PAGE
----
Norwood: [It was] the kind of speech where you look at your neighbor and say, Is this Peyton's last game? afterwards, because you weren't even really sure about that at that point. It kind of gave the feeling that Let's go out there and leave it all on the field.

Talib: It was a heartfelt speech. It was so perfect, it almost had to be his last game. He gave the perfect speech. It almost had to be. We knew he was hurt or he injured or whatever he was in. We knew he was OG Peyton, and we knew he was banged up a little bit. We didn't expect him to play five more years, you know what I'm saying? We kind of had a feeling this might be his last one if we win this 'chip. Man, and we wanted to win it for him.

Ware: I remember me going up there and talking, and I'm like, Well, OK then, what am I actually going to do to follow this guy? What am I actually going to say?

Anderson: DeMarcus speaks but he's never super emotional about it — to the point where he wasn't crying or he wasn't in tears, but he was so fired up to play in this. Talking about it's his first Super Bowl after so many years.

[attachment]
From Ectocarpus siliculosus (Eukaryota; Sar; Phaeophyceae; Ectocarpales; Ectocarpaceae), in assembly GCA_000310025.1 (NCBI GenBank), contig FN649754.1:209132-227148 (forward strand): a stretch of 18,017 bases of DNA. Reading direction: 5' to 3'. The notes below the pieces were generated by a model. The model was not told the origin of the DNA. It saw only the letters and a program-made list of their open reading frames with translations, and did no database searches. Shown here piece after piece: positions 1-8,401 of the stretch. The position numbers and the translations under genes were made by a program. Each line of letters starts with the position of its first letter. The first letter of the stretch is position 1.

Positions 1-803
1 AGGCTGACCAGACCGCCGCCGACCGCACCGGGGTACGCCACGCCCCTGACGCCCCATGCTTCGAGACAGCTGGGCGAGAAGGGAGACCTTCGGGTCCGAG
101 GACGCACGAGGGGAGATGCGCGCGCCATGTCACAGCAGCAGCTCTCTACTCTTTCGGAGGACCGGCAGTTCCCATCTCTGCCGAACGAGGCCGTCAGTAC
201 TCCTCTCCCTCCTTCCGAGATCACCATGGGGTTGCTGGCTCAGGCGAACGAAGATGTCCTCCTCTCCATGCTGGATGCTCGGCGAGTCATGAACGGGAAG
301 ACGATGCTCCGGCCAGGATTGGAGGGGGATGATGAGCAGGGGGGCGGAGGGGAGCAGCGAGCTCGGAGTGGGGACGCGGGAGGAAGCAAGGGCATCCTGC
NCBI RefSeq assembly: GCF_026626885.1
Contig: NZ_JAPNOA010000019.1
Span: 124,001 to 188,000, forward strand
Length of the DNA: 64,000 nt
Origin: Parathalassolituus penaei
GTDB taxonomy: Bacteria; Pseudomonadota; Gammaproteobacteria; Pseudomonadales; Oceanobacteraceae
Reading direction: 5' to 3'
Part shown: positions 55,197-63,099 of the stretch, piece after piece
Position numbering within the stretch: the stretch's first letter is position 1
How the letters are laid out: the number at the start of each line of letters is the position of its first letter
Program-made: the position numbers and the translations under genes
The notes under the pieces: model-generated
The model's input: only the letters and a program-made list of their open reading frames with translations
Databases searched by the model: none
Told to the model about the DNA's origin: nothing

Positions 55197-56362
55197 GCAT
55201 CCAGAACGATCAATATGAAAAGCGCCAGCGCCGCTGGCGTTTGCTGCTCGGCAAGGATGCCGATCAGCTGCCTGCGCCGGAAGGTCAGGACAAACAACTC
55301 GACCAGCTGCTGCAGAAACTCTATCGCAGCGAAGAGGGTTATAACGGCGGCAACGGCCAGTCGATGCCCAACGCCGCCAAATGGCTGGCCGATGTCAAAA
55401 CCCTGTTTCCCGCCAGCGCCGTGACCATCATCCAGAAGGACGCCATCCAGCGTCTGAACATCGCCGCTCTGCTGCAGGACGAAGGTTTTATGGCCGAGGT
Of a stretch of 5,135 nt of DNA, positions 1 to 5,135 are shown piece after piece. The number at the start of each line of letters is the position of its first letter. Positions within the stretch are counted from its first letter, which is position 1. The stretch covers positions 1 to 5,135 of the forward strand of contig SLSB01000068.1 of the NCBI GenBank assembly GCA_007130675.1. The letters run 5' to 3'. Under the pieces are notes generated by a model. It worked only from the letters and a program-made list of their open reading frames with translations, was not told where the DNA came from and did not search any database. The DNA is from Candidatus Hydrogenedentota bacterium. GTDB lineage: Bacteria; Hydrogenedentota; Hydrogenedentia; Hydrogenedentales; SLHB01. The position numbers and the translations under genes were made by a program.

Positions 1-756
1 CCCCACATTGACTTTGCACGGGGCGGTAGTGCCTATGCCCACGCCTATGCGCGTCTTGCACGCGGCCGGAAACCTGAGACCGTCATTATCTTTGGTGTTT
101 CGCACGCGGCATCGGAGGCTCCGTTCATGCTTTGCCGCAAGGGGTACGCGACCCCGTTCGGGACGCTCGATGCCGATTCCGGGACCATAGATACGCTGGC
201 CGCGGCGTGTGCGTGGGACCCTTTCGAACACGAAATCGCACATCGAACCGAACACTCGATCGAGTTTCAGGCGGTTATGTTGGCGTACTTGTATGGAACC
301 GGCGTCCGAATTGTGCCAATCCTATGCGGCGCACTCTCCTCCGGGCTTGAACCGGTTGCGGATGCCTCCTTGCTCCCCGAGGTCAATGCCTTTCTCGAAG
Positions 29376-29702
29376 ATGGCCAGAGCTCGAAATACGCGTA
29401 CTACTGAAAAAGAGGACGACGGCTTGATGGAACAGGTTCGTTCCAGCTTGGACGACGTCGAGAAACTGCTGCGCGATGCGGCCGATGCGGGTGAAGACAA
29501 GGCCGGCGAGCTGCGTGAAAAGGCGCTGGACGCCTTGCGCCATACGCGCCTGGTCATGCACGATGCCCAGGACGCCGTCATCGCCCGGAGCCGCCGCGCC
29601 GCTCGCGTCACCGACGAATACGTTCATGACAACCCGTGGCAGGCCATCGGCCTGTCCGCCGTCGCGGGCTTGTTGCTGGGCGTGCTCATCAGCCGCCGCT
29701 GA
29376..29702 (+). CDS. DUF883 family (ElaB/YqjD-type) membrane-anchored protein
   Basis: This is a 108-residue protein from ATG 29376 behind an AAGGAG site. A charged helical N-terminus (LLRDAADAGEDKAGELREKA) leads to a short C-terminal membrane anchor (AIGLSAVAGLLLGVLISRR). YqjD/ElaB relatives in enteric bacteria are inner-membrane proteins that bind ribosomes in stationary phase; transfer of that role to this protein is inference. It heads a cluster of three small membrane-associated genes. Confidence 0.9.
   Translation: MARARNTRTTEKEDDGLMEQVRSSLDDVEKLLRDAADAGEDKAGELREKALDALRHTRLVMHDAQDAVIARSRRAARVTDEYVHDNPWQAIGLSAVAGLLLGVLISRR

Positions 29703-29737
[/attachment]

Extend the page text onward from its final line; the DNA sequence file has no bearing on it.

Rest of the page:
Ware: I asked [John] Elway, like, two days before — I said, Listen, can you actually bring the trophy [a previous Lombardi Trophy] to the meeting? He was like, All right, I'll do that for you. … It was the AFC Championship [when he first brought it out for a speech] but … actually I brought it back and put it in the back of the room for that Super Bowl, too. Just a reminder. So I had it there, too. … I was like, Uh-uh, this is our good luck charm. We're bringing this damn thing.

I pulled the trophy out and I stuck it on the table, and I sat there and looked at it. And I looked at all the guys' eyes and seeing, just getting a gauge of, Do y'all want this or not? And I said, This year, our motto was iron sharpens iron, and another man sharpens another. And from all the ups and downs we went through, the fire that we had to go through, we have molded this steel — which is this Super Bowl trophy right here. This isn't ours, but we have an opportunity to live forever by building a piece of armor that we can take to battle with us every single day for the rest of our lives. … And I said, The Carolina Panthers are going to come here and try to steal our trophy. They don't know what we've been through. They don't know what we molded this season. And I said, It's time to go to battle, fellas. We have our armor right here already. We're prepared. Before you guys go to sleep tonight, I want for you to go touch this trophy. I just want you to touch it and go to bed, get some rest and I want you to dream about holding this trophy up at the end of the game.

Talib: I almost got emotional in there just from him and DeMarcus' speech.